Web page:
What this circumcision is is the stripping off of the body of the flesh. Whether or not the phrase “of the sins” belongs in this verse is a matter of some controversy. Let us assume it belongs there. What does this mean? For this, we must remember what we have already studied about the word “body” meaning the physical substance of a thing, or else the very essence of the thing. It is the very substance of the flesh, or the very substance of the sins of the flesh, that has been cut off of the believer in Christ. Our sins, which were against us and stood so readily to condemn us, have been cut off from us and are now no longer attached to us in the least. Christ has cut them off. This is the reality that physical circumcision as practiced by Israel always did prefigure. Now, we enjoy this reality, and it is a far better thing than the original ritual. Moreover, it is “in Christ,” in Whom we are complete, that we receive this cutting off. Thus we can see what is meant by our “completeness in Christ” in the previous verse. If by being “in Him” we have been completely cut off from our flesh with its sinfulness, then we need no other ritual, we need no other religion, we need no other savior. Every sin from which we needed to be saved, we have been saved from by being “in Christ.” In Him, we are complete indeed, praise God!

New King James Version 12. buried with Him in baptism, in which you also were raised with Him through faith in the working of God, who raised Him from the dead.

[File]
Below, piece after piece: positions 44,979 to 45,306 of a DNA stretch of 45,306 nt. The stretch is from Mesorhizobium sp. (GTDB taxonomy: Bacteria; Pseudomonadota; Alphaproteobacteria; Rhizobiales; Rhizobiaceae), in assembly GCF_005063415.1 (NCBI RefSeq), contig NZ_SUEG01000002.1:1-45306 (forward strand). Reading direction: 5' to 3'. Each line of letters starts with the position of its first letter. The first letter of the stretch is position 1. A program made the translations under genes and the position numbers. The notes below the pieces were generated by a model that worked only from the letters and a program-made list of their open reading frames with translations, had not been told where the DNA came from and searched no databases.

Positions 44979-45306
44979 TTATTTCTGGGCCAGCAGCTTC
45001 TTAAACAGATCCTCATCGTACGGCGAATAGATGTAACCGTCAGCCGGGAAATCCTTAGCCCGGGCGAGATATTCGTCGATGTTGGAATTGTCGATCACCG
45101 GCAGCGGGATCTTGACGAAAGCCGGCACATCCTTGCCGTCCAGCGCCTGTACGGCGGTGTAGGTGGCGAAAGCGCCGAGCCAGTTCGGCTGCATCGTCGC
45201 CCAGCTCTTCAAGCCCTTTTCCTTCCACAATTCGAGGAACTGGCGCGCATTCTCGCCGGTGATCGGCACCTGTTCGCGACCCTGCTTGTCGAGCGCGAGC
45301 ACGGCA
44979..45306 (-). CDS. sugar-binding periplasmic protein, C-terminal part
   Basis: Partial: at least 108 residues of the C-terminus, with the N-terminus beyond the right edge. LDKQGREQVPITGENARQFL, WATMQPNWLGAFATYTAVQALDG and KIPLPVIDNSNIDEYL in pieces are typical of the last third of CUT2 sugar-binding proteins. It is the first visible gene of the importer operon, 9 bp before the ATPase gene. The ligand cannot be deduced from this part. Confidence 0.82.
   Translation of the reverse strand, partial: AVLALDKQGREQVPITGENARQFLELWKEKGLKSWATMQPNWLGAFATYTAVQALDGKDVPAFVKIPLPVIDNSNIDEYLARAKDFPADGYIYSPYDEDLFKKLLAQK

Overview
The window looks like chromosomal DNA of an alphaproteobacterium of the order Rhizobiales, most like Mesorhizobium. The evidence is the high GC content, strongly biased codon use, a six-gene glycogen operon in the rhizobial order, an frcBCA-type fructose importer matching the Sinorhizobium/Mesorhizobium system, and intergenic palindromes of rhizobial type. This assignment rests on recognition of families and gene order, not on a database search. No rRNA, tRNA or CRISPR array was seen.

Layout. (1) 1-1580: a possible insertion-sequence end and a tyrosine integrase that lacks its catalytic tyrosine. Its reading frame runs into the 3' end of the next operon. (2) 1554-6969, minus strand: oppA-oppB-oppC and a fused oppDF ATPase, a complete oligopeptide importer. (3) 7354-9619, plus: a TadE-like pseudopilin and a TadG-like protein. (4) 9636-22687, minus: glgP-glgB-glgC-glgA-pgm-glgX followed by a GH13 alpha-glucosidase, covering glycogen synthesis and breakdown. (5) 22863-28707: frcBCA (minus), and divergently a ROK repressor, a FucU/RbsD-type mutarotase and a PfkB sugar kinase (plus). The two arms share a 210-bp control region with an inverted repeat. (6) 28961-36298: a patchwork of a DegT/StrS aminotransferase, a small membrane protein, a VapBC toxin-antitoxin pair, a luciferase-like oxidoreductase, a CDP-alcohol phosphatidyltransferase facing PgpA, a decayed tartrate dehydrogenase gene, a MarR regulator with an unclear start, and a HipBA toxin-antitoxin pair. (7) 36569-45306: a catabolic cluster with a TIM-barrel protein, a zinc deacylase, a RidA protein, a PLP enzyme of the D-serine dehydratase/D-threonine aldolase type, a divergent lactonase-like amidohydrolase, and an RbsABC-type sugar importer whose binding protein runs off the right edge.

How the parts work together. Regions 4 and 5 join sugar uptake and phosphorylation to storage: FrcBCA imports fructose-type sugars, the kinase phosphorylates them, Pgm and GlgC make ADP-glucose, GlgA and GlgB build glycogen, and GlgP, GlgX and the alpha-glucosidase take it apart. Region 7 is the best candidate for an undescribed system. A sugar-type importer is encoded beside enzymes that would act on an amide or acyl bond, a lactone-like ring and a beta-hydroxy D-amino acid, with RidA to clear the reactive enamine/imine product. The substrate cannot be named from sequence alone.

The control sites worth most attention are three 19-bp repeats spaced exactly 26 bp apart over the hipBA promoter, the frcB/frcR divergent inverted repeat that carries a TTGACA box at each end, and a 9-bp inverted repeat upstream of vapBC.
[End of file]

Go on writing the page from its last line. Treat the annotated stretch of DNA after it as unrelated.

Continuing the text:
The Resultant Version 12. Having been buried together with Him in identification, wherein also you have been raised together through faith in the operation of God, Who raised Him from among the dead.

Next, we learn that we have been buried together with Him in baptism. Yet to imagine that this is something that happens while one goes through a water ceremony is foolish. Most people believe that the word “baptism” means a water ceremony that someone performs over you or on you. Yet this is not what a study of the word will reveal to us.

The word “baptism” is simply the Greek word baptismos. This is derived from the Greek verb bapto, which means “to dip.” This word may originally have meant “to dip,” but later it was taken up by the dyeing industry to describe what would happen when they took a white or light colored cloth and dipped it into the dye. Therefore, this word came to mean “to dye.” We can see both these meaning of “to dip” and “to dye” in the three occurrences of this word bapto in Scripture. In the first two the meaning of “to dip” is evident.